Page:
Saskatchewan suggests it should be new home of NEB board of governors
Province responds to federal report on modernization of the National Energy Board
Published on: June 13, 2017 | Last Updated: June 13, 2017 11:46 AM CST
Energy Minister Dustin Duncan TROY FLEECE / REGINA LEADER-POST
In response to a federal report on modernizing the National Energy Board (NEB), the provincial government suggests a Saskatchewan location for a new board of governors.
Late last year, federal Minister of Natural Resources Jim Carr established an expert panel to review the structure, role and mandate of the NEB. Following widespread consultations, it submitted its final report, Forward, Together: Enabling Canada’s Clean, Safe, and Secure Energy Future, in May 2017.
During the review, the Saskatchewan government shared three main interests with the panel — to gain greater access to tidewater for Canadian-produced crude oil, to prioritize moving toward pan-Canadian crude oil self-sufficiency, and to repair the global image of Canadian crude oil through promotion of the facts at home and abroad.
“Our government welcomes changes that will result in the approval of sound energy projects,” said Dustin Duncan, provincial energy and resources minister, in a news release issued Tuesday. “But those projects must be built in a timely manner for the benefit of all Canadians, including those who live and work in Saskatchewan.”
The provincial government maintains the NEB needs to separate broad policy concerns from the technical review process, while avoiding lengthy approval timelines for project proponents. One of the panel’s specific recommendations is to abolish the NEB and establish two separate bodies: the Canadian Energy Transmission Commission (CETC), to perform the technical review of pipeline projects within the federal jurisdiction; and the Canadian Energy Information Agency (CEIA), to provide data, information and analysis to both decision makers and the public.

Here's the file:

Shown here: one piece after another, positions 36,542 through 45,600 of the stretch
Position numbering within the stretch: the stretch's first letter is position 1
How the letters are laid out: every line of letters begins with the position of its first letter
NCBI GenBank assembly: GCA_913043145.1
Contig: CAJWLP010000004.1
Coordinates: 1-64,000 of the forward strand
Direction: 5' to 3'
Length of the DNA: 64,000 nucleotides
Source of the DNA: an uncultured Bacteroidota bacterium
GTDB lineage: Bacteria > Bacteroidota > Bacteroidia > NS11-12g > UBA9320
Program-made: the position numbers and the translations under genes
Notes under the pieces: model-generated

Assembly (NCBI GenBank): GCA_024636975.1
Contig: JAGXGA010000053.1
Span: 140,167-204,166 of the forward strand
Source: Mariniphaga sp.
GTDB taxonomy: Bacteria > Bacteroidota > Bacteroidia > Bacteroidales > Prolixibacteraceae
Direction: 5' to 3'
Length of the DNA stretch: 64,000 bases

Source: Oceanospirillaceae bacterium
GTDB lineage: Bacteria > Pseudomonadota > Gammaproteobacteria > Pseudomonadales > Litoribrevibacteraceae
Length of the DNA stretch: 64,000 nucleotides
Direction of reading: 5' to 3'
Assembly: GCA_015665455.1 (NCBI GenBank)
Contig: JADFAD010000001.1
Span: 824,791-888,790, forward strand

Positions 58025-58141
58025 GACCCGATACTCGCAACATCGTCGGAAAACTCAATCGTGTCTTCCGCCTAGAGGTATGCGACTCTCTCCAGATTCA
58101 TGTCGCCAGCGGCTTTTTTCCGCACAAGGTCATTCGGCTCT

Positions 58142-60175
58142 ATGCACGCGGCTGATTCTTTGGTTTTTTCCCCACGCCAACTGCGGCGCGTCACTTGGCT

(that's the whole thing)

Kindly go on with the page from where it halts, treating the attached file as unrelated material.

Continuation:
The panel also recommends that the CETC be comprised of an independent board of governors located in Ottawa and hearing commissioners located anywhere in Canada.
“Our government supports the creation of two separate bodies, but we strongly disagree with the panel’s recommendation to situate a potential board of governors in Ottawa,” Duncan said.
“Saskatoon is the ideal location. Most major oil and gas pipelines pass through Saskatchewan and many companies have a major presence in our province, although none have headquarters in Saskatoon,” he added in the release. He suggested a Saskatoon location would allow close proximity to the energy expertise in this province and Alberta and contended that “locating the board in Saskatoon guards against concerns of partisanship and influence from lobby groups.”
The provincial government has submitted multiple comments primarily focusing on the ability of the NEB, or its successor, to approve energy projects using a non-partisan, science-based approach.